behemoth - demigod

Behemoth: Demigod (2004)

It’s not that Demigod, the 2004 followup to Zos Kia Cultus by Behemoth is bad…it’s not.  It’s just that this is the first album where the songs really begin to blur and I lose interest about halfway through.  There’s less distinction through the album, less that jumps out and grabs you.  This is blessing and curse of blind buying based on previous albums: sometimes you get gold, sometimes you get, well…meh. Continue reading “Behemoth: Demigod (2004)”

behemoth - zos kia cultus

Behemoth: Zos Kia Cultus (2002)

Behemoth is back and surprise: they’re still angry at God.  I’m pretty sure I bought both Zos Kia Cultus at the same time as Thelema.6 to try the band out, and listening back there’s a lot I like: things have evolved somewhat, taking a (very) slightly slower approach, more bottom-heavy and menacing, but still ready to riff your head six feet in the ground.  Occult and Aleister Crowley reign over the proceedings, but since I can barely understand the words, it has little impact to the punishing hooks contained o the album. Continue reading “Behemoth: Zos Kia Cultus (2002)”

behemoth - thelma.6

Behemoth: Thelema.6 (2000)

You have to embrace the ridiculous a little bit when it comes to extreme metal.  Otherwise the act just falls into pretension.  For all of his posturing, Behemoth frontman Adam “Nergal” Darski knows a certain amount of pop and circumstance give life to his musical entity, and he embraces it.  Thelema.6 eschews the more blackened elements of the band’s earlier output in favor of a real slick, dare I say catchy death metal that still sounds great, even better than a lot of his later output.  It remains one of my favorite releases from the band, and that’s even without the David Bowie cover. Continue reading “Behemoth: Thelema.6 (2000)”

becoming the archetype - terminate damnation

Becoming the Archetype: Terminate Damnation (2005)

2005 was the year I really dove back into what was happening in modern metal.  Over at Nine Circles I ran a series of articles about the many albums I had relegated to binders, and over the course of 3 entries and almost 30 albums I think there were over a dozen just from that year.  One of the bands I didn’t cover was Becoming the Archetype, and that’s that’s because their 2005 debut Terminate Damnation was never pushed to binder status.  This is epic thrashing modern metal that holds up ridiculously well, bridging progressive and technical death metal with elements of metalcore wrapped in a strong, unyielding Christian ethos.  God approves, and so do I. Continue reading “Becoming the Archetype: Terminate Damnation (2005)”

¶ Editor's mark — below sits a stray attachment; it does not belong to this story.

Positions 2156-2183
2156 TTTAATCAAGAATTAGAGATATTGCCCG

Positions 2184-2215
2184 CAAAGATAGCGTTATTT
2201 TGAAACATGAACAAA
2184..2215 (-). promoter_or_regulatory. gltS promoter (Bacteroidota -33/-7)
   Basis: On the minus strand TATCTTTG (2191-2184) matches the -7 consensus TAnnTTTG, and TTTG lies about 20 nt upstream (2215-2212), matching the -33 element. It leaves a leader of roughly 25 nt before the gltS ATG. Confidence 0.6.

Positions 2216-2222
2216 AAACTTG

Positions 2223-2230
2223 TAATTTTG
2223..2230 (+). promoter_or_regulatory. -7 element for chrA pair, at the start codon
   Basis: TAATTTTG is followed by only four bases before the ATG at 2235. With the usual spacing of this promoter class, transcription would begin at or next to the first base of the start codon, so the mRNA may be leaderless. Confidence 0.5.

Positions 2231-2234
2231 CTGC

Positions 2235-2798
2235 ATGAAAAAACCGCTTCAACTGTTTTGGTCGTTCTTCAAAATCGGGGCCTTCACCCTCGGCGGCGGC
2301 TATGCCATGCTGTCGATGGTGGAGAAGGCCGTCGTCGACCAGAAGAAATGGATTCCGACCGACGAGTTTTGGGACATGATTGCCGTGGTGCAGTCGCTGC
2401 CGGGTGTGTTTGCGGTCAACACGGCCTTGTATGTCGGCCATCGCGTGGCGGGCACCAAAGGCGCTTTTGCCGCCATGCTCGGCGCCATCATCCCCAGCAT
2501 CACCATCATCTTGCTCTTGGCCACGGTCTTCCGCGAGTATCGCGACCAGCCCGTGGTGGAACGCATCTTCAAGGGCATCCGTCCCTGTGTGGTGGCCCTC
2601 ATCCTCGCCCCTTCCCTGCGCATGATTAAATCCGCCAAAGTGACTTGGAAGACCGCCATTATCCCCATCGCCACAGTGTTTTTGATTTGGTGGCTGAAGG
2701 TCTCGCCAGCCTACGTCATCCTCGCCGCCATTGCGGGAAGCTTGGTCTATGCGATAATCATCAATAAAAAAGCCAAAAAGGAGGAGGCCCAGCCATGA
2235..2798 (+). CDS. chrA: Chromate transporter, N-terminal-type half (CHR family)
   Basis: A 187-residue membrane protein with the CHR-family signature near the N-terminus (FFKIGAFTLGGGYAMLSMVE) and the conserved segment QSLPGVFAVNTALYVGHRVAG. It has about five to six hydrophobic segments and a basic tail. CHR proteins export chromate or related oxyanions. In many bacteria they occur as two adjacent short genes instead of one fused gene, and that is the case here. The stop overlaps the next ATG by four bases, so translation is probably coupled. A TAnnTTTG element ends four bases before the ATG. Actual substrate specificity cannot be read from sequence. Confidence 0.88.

bathory - nordland ii

Bathroy: Nordland II (2003)

The 12th and final album from Bathory is a continuation of the Nordland saga set forth on 2002’s Nordland I.  For better or worse, Nordland II is a case of “second verse, same as the first” meaning there are pockets of brilliance and pockets of just waiting for the next song to come on.  You can argue whether one album is better than another, but the truth is there’s a remarkable consistency to the records.  That consistency however means everything feels interchangeable instead of progression that leads to fabled destination. Continue reading “Bathroy: Nordland II (2003)”

bathory - nordland i

Bathory: Nordland I (2002)

After Twilight of the Gods solidified the place of Bathory among the progenitors of viking metal, things went a bit astray.  Quorthon put out a solo album, and Bathory went back to the blackened thrash of the earlier albums for a time.  Nothing quite seemed to congeal.  That is until Nordland I, the first of a planned four-part masterwork that would bring back the viking metal in full force to walk through the tales of Nordic myths and legends.  This was my first real experience experience with Bathory, and similar to to when I first heard it, there’s a lot that works and admittedly a bit that doesn’t. Continue reading “Bathory: Nordland I (2002)”